The dramatic monologue “Havisham” by poet Carol Ann Duffy is a very emotive piece with despair, heartbreak and violence intertwining throughout. Duffy explores the emotion of despair in great depth through the use of various writing techniques such as oxymoron's and imagery, in doing so it deepens the readers appreciation of the text. The dramatic monologue is based on a character from Charles Dickens novel “Great Expectations”. The main character Havisham is a lonely old spinster who on her wedding day was stood up at the alter and in turn this has left her bitter, violent and distraught. First of all, the poem starts off with the use of a great oxymoron which engages the reader straight away as it depicts Havisham's hate towards her former lover:
“Beloved sweetheart bastard”
Duffy's use of the oxymoron is an important start to her building up the emotion of despair. The contradiction of the words show exactly how Havisham feels about this man as she still loves him and yet resents him at the same time as he has left her broken hearted and nothing but an empty shell of a woman. It is in the character not having the ability to let go that creates the emotion of despair. This idea is all deepened with the use of sound as the harsh 'b' demonstrates the hate felt by Havisham and the soft 's' sound portrays the love that is still felt both of which deepen the original creation of despair. Moving on, and Duffy continues exploring the emotion of despair and deepens the overall impact that it has on the reader with clever use of onomatopoeia:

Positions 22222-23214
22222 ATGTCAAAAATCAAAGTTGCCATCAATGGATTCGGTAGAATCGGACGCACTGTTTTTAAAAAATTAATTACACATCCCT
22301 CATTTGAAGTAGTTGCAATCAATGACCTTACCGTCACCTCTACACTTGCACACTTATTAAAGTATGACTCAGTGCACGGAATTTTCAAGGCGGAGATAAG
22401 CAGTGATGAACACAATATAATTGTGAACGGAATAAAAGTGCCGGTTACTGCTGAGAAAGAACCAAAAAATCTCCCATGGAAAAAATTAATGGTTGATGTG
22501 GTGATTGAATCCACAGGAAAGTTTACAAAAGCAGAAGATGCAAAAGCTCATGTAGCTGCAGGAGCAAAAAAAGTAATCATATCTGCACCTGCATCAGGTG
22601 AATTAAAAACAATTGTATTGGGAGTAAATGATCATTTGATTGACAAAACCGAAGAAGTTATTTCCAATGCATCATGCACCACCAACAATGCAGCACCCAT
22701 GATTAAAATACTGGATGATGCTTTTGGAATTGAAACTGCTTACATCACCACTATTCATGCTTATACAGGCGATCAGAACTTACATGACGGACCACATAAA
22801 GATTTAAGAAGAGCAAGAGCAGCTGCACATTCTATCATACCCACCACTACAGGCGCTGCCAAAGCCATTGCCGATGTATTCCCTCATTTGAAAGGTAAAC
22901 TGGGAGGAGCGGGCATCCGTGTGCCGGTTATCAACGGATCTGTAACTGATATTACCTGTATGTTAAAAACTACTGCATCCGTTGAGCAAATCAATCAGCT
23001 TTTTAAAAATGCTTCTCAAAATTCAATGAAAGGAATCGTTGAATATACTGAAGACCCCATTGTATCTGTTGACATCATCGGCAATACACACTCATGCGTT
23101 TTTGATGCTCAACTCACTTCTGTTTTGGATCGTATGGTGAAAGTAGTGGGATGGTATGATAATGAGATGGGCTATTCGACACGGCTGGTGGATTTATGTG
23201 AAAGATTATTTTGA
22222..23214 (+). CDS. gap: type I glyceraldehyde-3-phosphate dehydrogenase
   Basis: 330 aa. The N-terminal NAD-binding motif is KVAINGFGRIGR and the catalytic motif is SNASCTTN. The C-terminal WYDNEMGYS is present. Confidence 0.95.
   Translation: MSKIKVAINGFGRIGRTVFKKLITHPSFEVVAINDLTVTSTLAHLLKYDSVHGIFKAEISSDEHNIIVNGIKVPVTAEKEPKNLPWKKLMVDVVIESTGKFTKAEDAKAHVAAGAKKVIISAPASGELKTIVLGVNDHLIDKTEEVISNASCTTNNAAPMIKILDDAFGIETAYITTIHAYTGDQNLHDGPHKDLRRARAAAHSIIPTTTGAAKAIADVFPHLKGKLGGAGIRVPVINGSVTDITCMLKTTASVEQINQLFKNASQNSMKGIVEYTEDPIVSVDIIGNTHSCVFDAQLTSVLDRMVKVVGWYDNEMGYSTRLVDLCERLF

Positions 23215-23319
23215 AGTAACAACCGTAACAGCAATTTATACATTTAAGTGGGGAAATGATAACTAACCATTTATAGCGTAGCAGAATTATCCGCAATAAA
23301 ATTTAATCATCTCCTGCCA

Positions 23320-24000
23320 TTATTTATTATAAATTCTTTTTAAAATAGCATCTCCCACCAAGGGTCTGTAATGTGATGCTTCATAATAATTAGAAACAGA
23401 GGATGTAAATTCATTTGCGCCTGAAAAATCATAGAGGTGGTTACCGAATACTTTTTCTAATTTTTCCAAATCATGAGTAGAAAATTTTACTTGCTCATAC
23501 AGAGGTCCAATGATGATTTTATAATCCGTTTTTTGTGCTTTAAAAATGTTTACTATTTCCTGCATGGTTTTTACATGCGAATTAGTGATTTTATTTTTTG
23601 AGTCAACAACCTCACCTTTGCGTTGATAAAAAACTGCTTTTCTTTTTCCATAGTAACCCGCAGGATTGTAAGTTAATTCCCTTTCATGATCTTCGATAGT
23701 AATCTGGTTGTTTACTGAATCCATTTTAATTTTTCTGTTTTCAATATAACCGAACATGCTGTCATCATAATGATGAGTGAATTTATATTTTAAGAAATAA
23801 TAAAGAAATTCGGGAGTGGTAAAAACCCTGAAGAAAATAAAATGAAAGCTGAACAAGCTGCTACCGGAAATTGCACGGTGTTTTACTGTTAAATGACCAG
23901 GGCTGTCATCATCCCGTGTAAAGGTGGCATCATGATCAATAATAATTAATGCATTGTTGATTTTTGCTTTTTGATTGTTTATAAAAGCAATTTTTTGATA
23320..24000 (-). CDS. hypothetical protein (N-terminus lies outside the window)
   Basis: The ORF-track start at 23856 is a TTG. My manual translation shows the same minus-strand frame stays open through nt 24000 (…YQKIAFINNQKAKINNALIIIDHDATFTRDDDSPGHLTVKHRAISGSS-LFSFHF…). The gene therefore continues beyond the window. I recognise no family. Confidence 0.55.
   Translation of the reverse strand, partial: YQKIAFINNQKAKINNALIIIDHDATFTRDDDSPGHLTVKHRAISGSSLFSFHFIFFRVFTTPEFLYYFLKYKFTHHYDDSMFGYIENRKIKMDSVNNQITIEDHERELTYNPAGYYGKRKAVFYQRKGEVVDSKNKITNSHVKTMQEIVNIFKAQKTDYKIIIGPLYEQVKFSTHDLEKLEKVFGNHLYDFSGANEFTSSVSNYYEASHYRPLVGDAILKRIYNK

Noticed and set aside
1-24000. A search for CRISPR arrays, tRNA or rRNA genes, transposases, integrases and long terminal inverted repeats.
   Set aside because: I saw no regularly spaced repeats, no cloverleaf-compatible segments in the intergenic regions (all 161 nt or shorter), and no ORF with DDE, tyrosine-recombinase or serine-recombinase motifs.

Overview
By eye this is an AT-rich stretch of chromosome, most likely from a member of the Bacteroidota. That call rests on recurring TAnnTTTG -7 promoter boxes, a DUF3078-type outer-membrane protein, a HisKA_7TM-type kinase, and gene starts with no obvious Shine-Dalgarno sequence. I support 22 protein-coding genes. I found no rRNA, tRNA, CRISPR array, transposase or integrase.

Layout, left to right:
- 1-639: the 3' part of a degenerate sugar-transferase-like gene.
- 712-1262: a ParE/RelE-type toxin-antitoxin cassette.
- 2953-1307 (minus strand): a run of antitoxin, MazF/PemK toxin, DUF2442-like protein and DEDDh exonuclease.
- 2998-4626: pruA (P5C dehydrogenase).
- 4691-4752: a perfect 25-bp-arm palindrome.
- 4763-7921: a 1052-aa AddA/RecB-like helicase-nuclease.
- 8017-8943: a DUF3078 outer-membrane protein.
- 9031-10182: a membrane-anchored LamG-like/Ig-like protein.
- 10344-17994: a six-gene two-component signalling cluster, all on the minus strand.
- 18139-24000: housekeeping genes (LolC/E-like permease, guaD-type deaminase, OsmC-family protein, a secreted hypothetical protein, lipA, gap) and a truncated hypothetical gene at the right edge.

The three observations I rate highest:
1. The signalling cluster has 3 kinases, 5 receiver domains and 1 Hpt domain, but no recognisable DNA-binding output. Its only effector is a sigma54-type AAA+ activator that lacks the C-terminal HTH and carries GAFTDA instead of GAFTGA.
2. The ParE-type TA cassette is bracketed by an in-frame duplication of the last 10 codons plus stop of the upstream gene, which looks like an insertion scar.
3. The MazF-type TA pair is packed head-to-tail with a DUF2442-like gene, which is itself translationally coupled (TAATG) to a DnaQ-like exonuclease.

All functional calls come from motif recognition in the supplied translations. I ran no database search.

“Whole days cawing Nooo at the wall”
The imagery used by Duffy is very good at deepening the emotion of despair present in the text as the word 'cawing' has connotations of birds particularly crows making a hoarse raucous. This image creates an impression of Havisham in the readers...